Social programs reduce poverty
Research into programs that improve financial security through tax credits, cash transfers, and other safety-net programs has positively influenced health and well-being. Particularly impactful during childhood, reducing poverty has led to positive outcomes for low-income people, and those with mid-tier incomes who recently relocated.
The Moving to Opportunity program randomly assigned families who lived in high-poverty neighborhoods to receive vouchers that enabled them to move to low-poverty areas. Children under age 13, when they moved, realized average annual incomes in their 20s that were 31% higher than their peers who remained in high-poverty neighborhoods.
Safety net programs and tax credits
Considered one of the most extensive social welfare programs in the US, the Earned Income Tax Credit (EITC) provides direct financial assistance for low-income workers. The Temporary Assistance for Needy Families (TANF) program gives US states and territories flexibility with operating budgets to help low-income families with children improve economic self-sufficiency. TANF is a cash transfer program for underemployed or unemployed adults who are pregnant or have a dependent child. TANF differs from its predecessor program, Aid to Families with Dependent Children, as it is a time-limited benefit where beneficiaries can earn income and still be eligible.
Considerable evidence shows that safety-net programs like these improve health outcomes. Taking this tax credit is associated with reduced smoking among mothers, improved self-reported maternal mental health, as well as reductions in biological markers of stress. Research has shown that participating mothers have lower infant mortality and low-birth rates.
State programs to support consumers with medical debt
Financial assistance: The ACA required nonprofit hospitals to include financial assistance policies in their community benefit initiatives. Ten states now require hospitals to provide a wider array of free or discounted care for patients meeting certain eligibility criteria, including patient income. For example, Rhode Island requires nonprofit hospitals to provide free care to uninsured patients with incomes below 200% of the federal poverty level (FPL), mandating discounted care for people with incomes between 200% and 300% of the FPL%.
Debt collection: In 2021, over 13 states and DC enacted legislation regarding medical debt collections, limiting certain debt collection practices and avoiding collection unless specific conditions are met.
For example, New Mexico prohibited collection actions like lawsuits, liens on property, and wage garnishments for patients with incomes below 200% FPL. Nevada now requires that collection agencies send notices to debtors a minimum of 60 days prior to taking any collection action for unpaid medical bills.
Financial literacy and navigation support
The American Journal of Lifestyle Medicine published research on financial success programs (FSP) for single mothers living with low incomes. Nearly 350 women, ages 19-55, with incomes under 200% of the federal poverty level, received 9 weeks of financial education and coaching. Successful participants experienced significantly less financial strain, lower rates of smoking, and sought previously avoided medical care.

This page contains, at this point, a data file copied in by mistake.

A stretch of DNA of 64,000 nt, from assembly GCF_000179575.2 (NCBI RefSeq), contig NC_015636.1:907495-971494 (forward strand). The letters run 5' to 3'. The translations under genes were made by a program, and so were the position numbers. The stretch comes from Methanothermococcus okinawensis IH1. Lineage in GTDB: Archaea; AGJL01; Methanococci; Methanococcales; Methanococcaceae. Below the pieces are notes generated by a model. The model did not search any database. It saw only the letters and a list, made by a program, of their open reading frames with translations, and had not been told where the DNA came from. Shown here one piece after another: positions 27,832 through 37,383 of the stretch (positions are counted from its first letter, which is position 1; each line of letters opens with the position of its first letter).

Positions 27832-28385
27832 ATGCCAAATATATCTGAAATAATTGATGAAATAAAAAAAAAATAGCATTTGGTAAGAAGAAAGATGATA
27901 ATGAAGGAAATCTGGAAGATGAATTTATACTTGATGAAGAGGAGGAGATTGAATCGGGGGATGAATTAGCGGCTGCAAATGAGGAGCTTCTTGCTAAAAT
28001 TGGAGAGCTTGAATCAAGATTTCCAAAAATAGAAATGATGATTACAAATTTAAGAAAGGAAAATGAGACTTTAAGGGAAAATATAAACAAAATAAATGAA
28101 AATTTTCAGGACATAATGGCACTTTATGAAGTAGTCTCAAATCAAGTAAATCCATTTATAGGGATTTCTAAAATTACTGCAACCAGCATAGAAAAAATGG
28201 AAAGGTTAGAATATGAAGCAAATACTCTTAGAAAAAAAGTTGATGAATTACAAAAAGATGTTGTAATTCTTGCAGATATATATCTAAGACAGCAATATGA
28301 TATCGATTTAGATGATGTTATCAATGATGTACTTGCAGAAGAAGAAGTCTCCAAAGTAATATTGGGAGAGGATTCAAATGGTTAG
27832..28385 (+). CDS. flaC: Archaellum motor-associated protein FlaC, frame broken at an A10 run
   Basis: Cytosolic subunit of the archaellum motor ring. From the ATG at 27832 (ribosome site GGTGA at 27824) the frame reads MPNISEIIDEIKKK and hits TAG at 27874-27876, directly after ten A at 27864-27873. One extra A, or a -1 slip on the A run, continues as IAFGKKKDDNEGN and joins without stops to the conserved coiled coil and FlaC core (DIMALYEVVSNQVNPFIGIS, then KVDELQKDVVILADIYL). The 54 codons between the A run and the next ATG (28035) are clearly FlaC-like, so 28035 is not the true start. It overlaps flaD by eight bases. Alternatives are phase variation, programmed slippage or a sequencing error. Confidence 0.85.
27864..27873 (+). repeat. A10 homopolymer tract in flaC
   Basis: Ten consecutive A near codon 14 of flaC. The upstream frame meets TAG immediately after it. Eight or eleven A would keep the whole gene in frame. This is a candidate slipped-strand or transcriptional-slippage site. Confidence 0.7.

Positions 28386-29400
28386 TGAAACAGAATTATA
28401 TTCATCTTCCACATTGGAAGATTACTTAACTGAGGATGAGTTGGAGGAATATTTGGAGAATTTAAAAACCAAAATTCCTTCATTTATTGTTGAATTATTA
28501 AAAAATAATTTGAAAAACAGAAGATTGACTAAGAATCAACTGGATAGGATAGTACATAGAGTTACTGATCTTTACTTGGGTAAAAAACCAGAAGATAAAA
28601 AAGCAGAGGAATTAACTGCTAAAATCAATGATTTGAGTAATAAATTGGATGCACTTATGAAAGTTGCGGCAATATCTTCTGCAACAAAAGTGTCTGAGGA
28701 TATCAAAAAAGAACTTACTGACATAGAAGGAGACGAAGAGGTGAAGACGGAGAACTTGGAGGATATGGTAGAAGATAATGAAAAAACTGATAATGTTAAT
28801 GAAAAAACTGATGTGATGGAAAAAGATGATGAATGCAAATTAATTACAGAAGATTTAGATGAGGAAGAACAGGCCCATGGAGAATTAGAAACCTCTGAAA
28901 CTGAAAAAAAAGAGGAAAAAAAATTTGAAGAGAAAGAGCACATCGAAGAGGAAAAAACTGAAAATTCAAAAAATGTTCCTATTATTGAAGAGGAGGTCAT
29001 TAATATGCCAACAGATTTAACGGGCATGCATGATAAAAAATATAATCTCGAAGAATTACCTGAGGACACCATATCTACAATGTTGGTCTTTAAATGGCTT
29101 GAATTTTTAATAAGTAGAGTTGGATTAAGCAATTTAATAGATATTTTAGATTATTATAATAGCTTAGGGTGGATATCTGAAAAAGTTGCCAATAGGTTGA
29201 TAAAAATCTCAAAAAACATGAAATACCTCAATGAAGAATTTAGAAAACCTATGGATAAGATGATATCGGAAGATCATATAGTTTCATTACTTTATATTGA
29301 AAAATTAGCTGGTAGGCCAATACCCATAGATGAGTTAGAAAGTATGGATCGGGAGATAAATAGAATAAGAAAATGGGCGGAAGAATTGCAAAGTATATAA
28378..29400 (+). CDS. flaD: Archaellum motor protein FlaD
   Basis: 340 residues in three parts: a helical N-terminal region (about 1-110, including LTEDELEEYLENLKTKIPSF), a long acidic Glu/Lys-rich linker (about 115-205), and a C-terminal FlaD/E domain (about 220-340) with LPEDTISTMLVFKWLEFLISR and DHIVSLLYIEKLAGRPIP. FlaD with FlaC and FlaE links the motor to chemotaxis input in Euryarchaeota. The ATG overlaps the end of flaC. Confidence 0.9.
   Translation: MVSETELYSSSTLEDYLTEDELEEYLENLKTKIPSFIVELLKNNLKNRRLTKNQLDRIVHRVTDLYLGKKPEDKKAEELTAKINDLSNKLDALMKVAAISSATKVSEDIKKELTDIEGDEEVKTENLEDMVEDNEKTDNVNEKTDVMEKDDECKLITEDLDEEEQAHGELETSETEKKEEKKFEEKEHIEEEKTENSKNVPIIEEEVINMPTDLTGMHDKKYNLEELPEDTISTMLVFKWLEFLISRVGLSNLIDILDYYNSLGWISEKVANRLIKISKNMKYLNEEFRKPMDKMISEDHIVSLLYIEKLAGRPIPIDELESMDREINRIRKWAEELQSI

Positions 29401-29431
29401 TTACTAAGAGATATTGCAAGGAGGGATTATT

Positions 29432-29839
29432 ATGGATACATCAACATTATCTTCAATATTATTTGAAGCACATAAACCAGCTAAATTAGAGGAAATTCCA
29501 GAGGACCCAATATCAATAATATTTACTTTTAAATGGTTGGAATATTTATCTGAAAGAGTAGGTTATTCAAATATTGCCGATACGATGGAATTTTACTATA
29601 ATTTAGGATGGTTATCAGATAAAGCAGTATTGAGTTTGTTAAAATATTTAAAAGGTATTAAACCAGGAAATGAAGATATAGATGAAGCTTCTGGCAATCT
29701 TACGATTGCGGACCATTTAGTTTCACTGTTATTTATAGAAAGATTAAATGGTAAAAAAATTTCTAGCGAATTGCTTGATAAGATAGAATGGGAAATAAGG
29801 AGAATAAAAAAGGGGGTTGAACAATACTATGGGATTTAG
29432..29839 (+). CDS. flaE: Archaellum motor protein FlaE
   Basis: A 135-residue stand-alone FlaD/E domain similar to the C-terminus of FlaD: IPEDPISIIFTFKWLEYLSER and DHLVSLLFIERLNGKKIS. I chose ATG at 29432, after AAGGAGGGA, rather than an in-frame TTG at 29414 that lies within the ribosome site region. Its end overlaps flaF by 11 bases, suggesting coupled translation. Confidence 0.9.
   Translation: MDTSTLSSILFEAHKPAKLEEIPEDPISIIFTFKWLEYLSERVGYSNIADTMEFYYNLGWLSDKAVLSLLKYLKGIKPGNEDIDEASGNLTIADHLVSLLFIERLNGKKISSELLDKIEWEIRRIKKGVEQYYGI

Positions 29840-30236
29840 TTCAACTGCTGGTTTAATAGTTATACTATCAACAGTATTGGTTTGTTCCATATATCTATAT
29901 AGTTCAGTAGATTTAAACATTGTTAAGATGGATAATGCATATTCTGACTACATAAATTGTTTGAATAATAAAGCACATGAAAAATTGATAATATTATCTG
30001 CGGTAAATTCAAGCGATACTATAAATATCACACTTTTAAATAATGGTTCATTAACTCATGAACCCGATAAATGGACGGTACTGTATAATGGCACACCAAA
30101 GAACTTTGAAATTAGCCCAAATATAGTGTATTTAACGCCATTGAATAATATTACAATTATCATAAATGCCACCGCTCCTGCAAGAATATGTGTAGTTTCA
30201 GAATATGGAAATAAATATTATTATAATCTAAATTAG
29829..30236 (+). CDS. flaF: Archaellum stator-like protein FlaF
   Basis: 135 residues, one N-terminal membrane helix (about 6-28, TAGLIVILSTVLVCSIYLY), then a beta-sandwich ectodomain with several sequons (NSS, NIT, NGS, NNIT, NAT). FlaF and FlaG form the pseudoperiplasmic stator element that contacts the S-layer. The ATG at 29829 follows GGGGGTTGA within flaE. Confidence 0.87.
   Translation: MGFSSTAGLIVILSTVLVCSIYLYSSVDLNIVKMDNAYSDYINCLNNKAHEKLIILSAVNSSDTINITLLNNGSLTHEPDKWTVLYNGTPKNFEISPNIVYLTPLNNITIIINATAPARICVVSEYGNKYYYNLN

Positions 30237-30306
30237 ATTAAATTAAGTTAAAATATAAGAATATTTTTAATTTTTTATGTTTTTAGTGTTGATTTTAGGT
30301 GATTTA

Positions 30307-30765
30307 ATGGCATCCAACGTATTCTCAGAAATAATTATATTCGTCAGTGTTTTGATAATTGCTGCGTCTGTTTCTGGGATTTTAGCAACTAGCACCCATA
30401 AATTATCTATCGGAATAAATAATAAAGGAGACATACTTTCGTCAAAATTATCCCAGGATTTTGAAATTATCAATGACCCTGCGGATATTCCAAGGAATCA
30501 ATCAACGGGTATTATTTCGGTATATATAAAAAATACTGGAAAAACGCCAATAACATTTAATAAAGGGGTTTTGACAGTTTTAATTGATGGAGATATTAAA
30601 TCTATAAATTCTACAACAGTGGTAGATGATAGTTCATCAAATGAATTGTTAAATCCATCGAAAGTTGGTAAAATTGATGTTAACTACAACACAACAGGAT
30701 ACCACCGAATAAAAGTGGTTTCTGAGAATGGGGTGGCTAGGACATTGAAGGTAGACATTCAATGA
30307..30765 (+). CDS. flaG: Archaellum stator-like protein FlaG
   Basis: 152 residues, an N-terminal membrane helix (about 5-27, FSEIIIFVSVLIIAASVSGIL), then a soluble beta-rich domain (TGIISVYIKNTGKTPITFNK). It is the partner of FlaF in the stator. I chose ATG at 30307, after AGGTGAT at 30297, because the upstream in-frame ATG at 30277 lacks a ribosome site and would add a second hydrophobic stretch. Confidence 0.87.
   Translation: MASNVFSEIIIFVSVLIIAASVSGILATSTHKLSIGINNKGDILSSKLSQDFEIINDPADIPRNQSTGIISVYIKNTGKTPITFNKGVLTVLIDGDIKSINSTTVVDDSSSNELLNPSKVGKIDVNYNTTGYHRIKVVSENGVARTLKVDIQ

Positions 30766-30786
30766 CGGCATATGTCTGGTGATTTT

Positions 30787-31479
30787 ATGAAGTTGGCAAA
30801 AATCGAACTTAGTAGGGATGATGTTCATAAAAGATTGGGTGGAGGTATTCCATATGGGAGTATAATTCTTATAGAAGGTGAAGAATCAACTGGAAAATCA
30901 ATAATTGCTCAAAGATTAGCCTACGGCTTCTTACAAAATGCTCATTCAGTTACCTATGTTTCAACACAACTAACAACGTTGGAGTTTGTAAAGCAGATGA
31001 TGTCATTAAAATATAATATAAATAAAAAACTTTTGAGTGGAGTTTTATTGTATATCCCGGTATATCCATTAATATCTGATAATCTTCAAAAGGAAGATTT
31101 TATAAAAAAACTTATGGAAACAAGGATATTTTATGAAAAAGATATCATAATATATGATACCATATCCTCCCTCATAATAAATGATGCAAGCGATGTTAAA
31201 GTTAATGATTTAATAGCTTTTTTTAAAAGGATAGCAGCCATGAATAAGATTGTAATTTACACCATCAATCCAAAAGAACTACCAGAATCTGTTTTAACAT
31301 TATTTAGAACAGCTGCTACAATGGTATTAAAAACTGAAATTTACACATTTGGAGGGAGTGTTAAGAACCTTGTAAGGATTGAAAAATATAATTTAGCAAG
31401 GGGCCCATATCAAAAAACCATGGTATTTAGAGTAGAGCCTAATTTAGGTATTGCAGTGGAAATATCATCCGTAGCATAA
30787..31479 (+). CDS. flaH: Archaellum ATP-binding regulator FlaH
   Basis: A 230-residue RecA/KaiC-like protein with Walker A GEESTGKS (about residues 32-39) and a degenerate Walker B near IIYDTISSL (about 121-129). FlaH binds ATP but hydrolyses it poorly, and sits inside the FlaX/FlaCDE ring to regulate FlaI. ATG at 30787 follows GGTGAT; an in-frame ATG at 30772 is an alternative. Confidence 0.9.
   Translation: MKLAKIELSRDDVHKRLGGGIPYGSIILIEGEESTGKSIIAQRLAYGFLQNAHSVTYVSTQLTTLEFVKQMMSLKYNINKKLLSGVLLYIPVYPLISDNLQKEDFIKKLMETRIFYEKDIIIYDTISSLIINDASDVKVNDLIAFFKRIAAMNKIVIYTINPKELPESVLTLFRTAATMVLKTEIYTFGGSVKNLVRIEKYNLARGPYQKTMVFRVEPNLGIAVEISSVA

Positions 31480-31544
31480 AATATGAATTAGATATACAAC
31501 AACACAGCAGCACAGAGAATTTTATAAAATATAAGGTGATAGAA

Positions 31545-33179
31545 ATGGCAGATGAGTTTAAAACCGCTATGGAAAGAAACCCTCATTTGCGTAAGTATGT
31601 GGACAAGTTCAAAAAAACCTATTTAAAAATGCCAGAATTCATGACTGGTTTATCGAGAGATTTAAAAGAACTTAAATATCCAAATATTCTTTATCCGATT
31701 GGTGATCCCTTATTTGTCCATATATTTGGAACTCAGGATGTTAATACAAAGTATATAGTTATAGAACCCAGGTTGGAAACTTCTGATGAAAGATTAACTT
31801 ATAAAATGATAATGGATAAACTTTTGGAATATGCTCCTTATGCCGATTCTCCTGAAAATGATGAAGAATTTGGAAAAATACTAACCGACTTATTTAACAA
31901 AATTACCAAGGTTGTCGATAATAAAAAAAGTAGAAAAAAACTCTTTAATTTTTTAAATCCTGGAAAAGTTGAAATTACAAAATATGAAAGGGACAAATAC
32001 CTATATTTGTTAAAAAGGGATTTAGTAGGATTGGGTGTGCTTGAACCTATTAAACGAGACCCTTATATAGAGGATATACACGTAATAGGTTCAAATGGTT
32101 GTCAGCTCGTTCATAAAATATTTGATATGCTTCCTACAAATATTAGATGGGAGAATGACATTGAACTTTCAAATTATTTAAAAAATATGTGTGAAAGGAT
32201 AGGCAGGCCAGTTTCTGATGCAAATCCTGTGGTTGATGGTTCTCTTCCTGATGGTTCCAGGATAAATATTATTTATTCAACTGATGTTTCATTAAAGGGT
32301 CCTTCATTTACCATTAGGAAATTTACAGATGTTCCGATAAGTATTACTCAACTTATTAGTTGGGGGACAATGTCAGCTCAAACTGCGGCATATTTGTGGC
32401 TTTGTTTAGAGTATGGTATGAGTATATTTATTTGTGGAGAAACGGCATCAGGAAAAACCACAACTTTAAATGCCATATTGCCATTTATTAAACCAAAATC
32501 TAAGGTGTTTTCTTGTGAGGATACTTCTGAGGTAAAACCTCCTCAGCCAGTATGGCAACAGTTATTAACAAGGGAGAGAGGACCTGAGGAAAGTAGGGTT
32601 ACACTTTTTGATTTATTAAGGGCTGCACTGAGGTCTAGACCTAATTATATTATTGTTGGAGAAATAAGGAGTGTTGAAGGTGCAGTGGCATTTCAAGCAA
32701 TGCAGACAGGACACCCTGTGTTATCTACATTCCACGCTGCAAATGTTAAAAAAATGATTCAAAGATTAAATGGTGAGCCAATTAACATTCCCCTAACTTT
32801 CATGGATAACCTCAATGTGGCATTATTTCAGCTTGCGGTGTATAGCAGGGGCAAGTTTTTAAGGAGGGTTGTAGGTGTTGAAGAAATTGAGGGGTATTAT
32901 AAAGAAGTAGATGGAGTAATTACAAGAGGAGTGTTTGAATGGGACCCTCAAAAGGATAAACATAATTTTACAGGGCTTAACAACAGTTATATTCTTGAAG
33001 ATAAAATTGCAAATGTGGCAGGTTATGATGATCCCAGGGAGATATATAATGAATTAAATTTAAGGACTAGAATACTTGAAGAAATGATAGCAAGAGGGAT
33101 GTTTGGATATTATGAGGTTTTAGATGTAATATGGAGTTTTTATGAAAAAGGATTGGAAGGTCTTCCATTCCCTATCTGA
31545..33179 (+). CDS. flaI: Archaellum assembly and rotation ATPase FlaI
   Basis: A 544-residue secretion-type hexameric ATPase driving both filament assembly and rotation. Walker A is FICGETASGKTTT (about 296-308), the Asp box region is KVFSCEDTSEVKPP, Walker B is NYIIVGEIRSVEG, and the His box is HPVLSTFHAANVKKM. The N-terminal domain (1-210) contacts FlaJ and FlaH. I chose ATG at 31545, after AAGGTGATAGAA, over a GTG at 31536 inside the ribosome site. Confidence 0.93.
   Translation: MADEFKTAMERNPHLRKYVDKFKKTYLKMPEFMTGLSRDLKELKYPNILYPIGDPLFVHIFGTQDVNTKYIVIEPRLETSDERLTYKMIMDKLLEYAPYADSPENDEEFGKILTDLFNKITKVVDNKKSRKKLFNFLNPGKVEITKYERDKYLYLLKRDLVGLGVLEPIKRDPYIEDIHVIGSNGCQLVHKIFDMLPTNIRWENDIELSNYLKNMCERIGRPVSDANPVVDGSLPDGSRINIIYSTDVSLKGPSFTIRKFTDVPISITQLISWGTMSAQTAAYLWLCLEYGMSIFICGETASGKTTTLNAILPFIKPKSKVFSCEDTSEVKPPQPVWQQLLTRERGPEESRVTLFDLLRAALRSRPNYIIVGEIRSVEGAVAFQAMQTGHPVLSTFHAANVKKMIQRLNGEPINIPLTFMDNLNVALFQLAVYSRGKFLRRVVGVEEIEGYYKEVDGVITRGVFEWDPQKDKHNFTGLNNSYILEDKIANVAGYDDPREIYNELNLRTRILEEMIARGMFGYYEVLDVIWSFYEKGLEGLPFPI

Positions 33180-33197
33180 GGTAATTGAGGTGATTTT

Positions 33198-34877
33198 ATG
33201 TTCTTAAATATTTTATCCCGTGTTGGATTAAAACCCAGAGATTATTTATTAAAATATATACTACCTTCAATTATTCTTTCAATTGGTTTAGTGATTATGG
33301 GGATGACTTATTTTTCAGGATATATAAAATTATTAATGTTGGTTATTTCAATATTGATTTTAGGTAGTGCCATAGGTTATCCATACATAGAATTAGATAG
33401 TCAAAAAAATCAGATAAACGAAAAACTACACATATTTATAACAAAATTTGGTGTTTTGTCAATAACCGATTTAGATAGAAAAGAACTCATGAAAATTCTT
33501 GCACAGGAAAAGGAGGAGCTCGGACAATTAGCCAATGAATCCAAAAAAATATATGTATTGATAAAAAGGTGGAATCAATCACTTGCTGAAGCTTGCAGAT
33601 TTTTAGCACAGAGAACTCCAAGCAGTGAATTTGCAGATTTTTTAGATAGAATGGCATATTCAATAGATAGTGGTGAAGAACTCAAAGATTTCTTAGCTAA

Guaranteed income programs
In recent years, cities have launched numerous guaranteed income programs predicated on the first city program in Stockton, California.
Stockton, California: Randomly selected residents in low-income neighborhoods received $500 a month for 2 years without any restrictions. Researchers found that regular payments stabilized family finances and encouraged increased full-time employment.
After a single year of participation, families experienced improved income stability from a 12% increase in full-time employment. During the program, 40% of participants had full-time jobs. Families also saw monthly earning fluctuations decrease by 20%, so their month-to-month income had become more stable. Guaranteed income recipients overwhelmingly used their money on food, utilities, transportation needs, and household goods, with less than 1% of income used towards tobacco or alcohol.
Following 4 years of the Stockton pilot, California became the first state to launch a universal basic income program in February 2023, providing over 12,000 residents $180 million in public and private funds.
Baltimore, Maryland: Baltimore's pilot focused on a population that suffered greatly during the pandemic. Young parents aged 18–24 living at or below 300% of the federal poverty level earn about $69,000 for a family of 3. Their Baltimore Young Families Success Fund chose 200 applicants drawn from a lottery and funded via the American Rescue Plan and private donors. Some participants planned to use funds for housing, as 14% were unhoused. Others had plans to improve work prospects, like attending flight attendant training or starting a new career.
Other city-based programs:
Outcomes from programs like Stockton Seed and Mississippi Magnolia Mother’s Trust showed a significant increase in participants who experienced greater income stability and relied less on borrowing from lenders, friends, or family members. Participants’ mental health and emotional well-being improved significantly, as well as their access to full-time employment.
Because of the focused geographical nature of these pilots, specific populations in need can be included in each pilot. Birmingham, Alabama focused on new mothers. Gainesville, Florida focused on formerly incarcerated individuals. Columbia, South Carolina focused on fathers. Of these programs, over 40% of recipients were Black, 33% were of mixed race, 25% were Latino, and 16% were White.
While more than 20 US cities launched a guaranteed or basic income program during the pandemic, over 100 guaranteed income programs were created in partnership with the Stanford Basic Income Lab, the Center for Guaranteed Income Research, or Mayors for a Guaranteed Income.
Addressing the health-poverty link
Through federal, state, and city policies and funding, health plans and health systems are launching or supporting innovative income and financial programs. Their efforts test strategies to determine what works best to improve economic stability. These initiatives have proven that shoring up economic stability can lead to improved health and well-being over the short-term, long-term, and even generationally.
Considering income stability programs? RTI Health Advance can help.
RTI Health Advance supports organizations at the forefront of healthcare. Our team of experts can offer guidance, strategies, and data analytics support, as well as social risk and SDoH screening tools that undergird any successful SDoH intervention. Meet our team and see our solutions in action. Contact us.